The problems at the Dartford crossing are primarily caused by the outdated and undersized northbound tunnels. The southbound traffic coming over the bridge moves at pretty much the same speed as the rest of the motorway; it is not immune to traffic jams, but neither is the rest of the system. The problem is the tunnels. The left-hand one is 4.8 metres high and the right-hand one is 5 metres high. They are the cause of the horrendous jams, because no fuel tankers or hazardous loads are permitted unescorted, and no vehicles over 5 metres high are permitted at all.

What happens is that we end up with traffic, including very large vehicles, weaving and causing frequent accidents and incidents, as well as frequent red traffic lights to hold the rest of the traffic in order to extract an over-height vehicle that has managed to go through. Then, of course, a couple of times an hour all the traffic on the M25 going north is stopped, because they have to run the convoys with fuel tankers and hazardous materials in them. That causes congestion and queuing, and hardly a day goes by without a major incident bringing the M25 to a complete standstill and causing gridlock at Dartford.

The lower Thames crossing, the one to the east of Gravesend, does not address those problems at all, nor does it provide a satisfactory alternate route for M25 traffic. Let us note, by the way, that the M25 is not complete—it stops just before Dartford and becomes an A road, and then becomes the M25 again. We have not actually finished building the M25 yet.

Once the lower Thames crossing is built, the Dartford crossing will still be operating at capacity and the problems there will continue. The long-suffering residents and businesses of Dartford will continue to suffer, and I believe they are being hoodwinked. We must sort out the problem of Dartford first and foremost, either with the originally promised relatively cheap and cheerful bridge for northbound traffic, or with a variant of option A14, which is the idea to have a big tunnel going underneath Dartford and Thurrock, separating all the national, long-range traffic, so the existing crossings could be used by residents of Dartford, Thurrock and so on.

Secondly, we have been assured that having a completely different crossing will provide resilience, so what will happen when the incidents continue to happen on the northbound bit of the Dartford tunnel approaches? As soon as traffic on the M25 comes to a standstill, it will seek an alternate route to the lower Thames crossing, but to exit the M25 at junction 2, the junction just before, it will have to go through a traffic light-controlled roundabout, which will be totally inadequate for the volume of traffic.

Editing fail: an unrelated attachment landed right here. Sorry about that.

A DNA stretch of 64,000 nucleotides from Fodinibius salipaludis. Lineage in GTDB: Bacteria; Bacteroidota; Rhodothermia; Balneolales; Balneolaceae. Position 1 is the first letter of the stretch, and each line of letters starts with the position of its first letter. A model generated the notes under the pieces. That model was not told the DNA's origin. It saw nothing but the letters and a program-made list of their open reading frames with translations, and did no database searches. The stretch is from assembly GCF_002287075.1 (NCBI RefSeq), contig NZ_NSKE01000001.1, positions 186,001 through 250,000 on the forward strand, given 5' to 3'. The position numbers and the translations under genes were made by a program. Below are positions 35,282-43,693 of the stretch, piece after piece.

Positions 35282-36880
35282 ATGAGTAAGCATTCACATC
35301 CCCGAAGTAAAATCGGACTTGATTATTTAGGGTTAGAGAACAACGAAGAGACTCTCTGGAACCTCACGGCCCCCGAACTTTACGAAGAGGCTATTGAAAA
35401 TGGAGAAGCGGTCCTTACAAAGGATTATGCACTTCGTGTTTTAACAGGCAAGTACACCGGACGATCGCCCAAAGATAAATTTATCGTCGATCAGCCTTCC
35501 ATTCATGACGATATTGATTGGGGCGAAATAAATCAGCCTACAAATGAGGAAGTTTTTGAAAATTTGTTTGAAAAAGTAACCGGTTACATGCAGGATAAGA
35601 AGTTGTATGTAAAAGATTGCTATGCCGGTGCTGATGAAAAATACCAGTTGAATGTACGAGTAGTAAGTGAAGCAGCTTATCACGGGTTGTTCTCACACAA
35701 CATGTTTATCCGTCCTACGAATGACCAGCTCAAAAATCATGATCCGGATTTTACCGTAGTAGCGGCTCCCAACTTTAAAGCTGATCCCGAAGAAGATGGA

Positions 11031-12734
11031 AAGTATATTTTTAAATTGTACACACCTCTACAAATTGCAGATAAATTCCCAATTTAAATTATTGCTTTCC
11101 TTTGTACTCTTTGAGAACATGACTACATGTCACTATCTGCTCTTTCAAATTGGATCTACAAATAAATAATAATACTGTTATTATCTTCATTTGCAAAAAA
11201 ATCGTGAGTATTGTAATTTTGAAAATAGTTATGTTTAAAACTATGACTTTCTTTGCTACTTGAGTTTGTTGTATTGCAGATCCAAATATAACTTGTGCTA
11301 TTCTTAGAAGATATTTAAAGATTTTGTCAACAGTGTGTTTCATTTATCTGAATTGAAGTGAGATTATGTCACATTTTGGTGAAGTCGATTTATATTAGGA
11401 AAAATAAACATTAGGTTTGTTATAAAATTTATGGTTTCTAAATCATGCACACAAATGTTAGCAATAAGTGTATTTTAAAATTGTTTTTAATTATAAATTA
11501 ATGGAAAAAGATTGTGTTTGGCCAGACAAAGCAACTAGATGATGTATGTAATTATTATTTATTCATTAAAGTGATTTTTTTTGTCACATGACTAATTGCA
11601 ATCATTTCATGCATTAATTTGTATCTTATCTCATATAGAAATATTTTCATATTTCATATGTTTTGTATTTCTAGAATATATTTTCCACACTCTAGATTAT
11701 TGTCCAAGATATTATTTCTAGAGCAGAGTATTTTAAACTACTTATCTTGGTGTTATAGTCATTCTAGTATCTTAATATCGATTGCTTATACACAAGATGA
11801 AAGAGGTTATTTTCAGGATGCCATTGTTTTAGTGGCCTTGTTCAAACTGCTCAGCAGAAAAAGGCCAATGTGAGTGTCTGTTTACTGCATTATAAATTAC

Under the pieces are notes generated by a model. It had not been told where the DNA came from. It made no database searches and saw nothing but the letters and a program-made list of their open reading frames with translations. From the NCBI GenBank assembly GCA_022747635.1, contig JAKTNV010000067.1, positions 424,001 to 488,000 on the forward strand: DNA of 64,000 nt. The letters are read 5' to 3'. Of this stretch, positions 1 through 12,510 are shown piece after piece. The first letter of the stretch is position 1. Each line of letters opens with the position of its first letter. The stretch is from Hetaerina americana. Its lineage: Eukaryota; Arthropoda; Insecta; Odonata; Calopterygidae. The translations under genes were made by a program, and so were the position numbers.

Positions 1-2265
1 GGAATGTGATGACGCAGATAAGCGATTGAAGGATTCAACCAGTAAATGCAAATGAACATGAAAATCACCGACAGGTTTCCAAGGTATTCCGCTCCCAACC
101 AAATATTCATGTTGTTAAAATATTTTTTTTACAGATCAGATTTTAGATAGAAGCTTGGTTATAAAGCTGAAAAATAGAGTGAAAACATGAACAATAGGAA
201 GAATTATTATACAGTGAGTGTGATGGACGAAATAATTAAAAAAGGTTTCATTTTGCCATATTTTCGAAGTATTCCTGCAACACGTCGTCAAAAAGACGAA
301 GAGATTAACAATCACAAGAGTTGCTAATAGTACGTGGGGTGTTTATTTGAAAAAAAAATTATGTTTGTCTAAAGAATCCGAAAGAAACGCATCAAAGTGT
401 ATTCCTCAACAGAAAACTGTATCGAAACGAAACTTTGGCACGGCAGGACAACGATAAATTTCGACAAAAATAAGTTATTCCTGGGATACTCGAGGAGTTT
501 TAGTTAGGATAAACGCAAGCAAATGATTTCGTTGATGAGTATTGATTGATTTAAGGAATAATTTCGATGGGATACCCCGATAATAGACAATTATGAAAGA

Having negotiated that obstacle, traffic will head east towards Gravesend only to find that, unbelievably, there will be just one lane from the A2 to the lower Thames crossing tunnel to take traffic into Essex. Not only will Dartford be gridlocked, but so will Gravesend and the whole of the A2 eastbound from M25 junction 2.

Jackie Doyle-Price

My hon. Friend is being very generous in giving way, and he is now getting to the nub of the problems with the design of the lower Thames crossing. It is being applied as a piece of national infrastructure without sufficient thought to the impact on the local road networks in his constituency and mine and that of my hon. Friend the Member for South Basildon and East Thurrock (Stephen Metcalfe). He highlights the lack of connectivity beautifully. For my residents in South Ockendon, if we have a tailback going south and the traffic backs up, not only do they face congestion at the Dartford crossing, but the lower Thames crossing arrives at Ockendon, so residents there will be subject to congestion from both crossings.

Adam Holloway

Absolutely. In a sense, my hon. Friend’s residents and those over in Essex are having it very badly with all the additional roads to be built as well, so I completely concur. We have established that when Dartford is gridlocked, so will Gravesend be, and her area at Ockendon.

With junction 2 of the M25 blocked, the M25 traffic will seek an alternative route to the lower Thames crossing. We will then find that the A227, and all the villages and lanes approaching the new crossing, will become choked with traffic. Just to be clear, although the project is terminal for my hamlet of Thong and terrible for the people of much of Riverview Park and the villages that will become rat-runs, the worst will be for the residents of Dartford—more on that later.